Alwaleed Philanthropies "Global" alongside with Gavi supports INFUSE by providing vaccines to developing countries and underdeveloped countries.
Based on the importance of supporting the health of children who represent human capital worldwide, Alwaleed Philanthropies "Global" is doing its utmost to join forces with the World Health Organization (WHO) and the Global Vaccine Alliance in supporting INFUSE projects to provide vaccines for children throughout three main projects:
- Khushi Baby project.
- “Vaccine-M" project.
- The Health Chat project.
The Infuse project aims to
- Identify proven solutions that, when brought to scale, have the greatest potential to modernize global health and immunization delivery.
- Call for innovations that can help GAVI, governments, and partners to reach more children with life-saving vaccines.
- Work with expert partners to select the most promising innovations and “infuse” them with the necessary capital, expertise, or other support needed to bring them to scale.
In partnership with
KHUSHI Baby project
2021 - 2025
KHUSHI Baby project was supported, which is a mobile health technology platform that empowers 70,000 health workers to track primary health care activities and services in places of last mile and underprivileged urban communities.
- Due to the COVID-19 pandemic, KUSHI Baby increased their direct support to the government.
- KHUSHI Baby has won the 2021 Technology Challenge Award.
2021 - 2022
“Vaccine-M" project is a mobile technology for improving vaccine coverage in 50 health areas throughout Côte d'Ivoire, was also supported through the allocation of a text and voice application to inform caregivers of the importance of vaccination and to send appointment reminders in local languages.
- More than 219 health agents were trained and equipped with mobile phones.
- 15,000 mothers were enrolled in the M-Vaccine application.
The Health Chat project
2022 - 2023
The Health Chat project has also been supported to improve governments' current health hotline by adding high-level technologies such as integrating interactive voice recording, WhatsApp chat capabilities and developing integrated dashboards. This platform has been best used to support the dissemination and expansion of vaccines.
Vaccinating children in marginalized communities of Nepal
Manju Mali, 34 years, is a resident of Chakraghatta Rural Municipality of Sarlahi District in Province 2. Manju belongs to a marginalized community known as ‘Dom’. She has not been to school and lives in a thatched one-room house with bamboo walls with her husband and four children- three sons aged 10, 6 and 4 years and a 11- months-old daughter. Manju is a skilled bamboo worker. The major income of their household is through selling bamboo woven fans and baskets.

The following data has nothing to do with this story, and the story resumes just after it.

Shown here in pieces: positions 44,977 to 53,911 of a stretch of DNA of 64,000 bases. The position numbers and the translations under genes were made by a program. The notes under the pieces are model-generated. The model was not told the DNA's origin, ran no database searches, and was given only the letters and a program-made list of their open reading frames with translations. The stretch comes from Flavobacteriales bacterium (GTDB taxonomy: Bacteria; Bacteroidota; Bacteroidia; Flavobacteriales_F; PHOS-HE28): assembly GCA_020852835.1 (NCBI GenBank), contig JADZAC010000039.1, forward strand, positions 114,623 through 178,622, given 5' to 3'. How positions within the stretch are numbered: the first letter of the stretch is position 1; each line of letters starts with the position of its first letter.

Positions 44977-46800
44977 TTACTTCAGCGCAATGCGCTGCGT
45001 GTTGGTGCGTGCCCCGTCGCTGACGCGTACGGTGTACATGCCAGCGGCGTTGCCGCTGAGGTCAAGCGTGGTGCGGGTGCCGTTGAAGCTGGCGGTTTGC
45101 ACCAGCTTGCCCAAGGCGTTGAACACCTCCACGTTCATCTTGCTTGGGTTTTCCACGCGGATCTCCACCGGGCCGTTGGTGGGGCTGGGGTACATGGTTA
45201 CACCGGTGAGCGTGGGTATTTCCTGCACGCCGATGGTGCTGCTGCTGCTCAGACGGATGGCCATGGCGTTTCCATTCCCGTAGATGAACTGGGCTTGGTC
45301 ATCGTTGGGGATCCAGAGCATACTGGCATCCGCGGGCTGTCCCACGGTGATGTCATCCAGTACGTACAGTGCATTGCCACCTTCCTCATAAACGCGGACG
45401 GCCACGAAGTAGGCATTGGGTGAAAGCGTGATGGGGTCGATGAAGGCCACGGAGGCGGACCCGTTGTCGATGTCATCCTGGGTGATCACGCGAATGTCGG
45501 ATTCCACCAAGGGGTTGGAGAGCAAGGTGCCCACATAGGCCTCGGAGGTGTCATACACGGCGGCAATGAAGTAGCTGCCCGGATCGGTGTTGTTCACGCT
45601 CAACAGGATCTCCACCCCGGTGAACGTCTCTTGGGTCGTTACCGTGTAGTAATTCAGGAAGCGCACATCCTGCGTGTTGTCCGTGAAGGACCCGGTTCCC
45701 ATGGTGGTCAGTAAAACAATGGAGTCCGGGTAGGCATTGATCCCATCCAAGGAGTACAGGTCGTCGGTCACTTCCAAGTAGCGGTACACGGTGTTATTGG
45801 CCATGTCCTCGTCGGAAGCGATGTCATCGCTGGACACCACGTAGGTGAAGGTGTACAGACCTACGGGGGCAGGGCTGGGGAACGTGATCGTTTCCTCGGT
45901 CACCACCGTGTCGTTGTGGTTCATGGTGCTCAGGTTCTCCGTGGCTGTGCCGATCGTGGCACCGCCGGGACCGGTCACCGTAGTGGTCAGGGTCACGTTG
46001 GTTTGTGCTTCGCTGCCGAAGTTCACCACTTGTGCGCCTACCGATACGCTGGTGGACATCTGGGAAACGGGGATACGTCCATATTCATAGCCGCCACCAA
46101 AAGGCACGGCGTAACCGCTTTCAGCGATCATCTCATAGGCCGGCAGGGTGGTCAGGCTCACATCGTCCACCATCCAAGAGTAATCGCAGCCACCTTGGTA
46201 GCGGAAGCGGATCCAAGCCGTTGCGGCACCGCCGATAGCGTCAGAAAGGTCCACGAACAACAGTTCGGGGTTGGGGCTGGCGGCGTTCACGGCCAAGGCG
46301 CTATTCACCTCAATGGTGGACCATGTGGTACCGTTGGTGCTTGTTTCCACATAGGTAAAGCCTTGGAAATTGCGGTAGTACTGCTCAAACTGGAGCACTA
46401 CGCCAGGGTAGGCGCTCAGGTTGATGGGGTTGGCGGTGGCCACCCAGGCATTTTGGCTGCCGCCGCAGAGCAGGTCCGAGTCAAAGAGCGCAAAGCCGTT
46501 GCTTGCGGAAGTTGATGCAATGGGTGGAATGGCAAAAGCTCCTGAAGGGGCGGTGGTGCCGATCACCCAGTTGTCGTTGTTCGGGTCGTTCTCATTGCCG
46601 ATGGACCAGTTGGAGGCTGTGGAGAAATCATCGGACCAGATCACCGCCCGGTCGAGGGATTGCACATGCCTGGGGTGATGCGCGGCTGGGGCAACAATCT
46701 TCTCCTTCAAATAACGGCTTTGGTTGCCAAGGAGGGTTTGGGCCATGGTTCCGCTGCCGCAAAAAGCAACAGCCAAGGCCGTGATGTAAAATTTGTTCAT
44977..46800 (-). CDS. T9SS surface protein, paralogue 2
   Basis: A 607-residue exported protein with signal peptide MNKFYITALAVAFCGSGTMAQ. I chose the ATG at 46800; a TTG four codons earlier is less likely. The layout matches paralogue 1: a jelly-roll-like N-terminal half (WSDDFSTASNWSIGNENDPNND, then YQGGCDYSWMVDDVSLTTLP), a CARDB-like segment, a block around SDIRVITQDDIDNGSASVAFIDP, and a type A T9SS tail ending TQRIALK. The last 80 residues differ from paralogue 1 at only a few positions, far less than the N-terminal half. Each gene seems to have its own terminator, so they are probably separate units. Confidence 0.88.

Manju is very active in her community; she participates in community events and helps her peers to make decisions around various household issues.
When Mahesh Karki, the local health facility in-charge, trained by UNICEF on defaulter tracing, met Manju, he asked her to support identifying unvaccinated children in the community. He explained to her that children must receive all doses of vaccines in the schedule. Manju immediately gathered women and explained to them the benefits of immunization.
She connected the mothers of eight unvaccinated children to Female Community Health Volunteers (FCHVs) who then counselled the mothers on vaccinations and referred them to the health facility. Through the FCHVs, the mothers came to know the benefits of vaccination, they were also convinced that mild side-effects following vaccinations were usual and would not harm their children and that vaccinations will prevent their children from getting sick.
Further, Manju approached the municipality leader and explained the situation with immunization uptake in her community. She requested the leader to visit the mothers of these eight children and convince them to seek vaccinations and to continue seeking vaccines until their children were fully immunized.
The municipality organized meetings with these families where the interaction focused on importance of immunization and the role of parents. Audio and video aids were used during the program. The local leaders stressed the need of full and universal immunization. This helped the community to appreciate the value of immunization and convinced them to get their children vaccinated.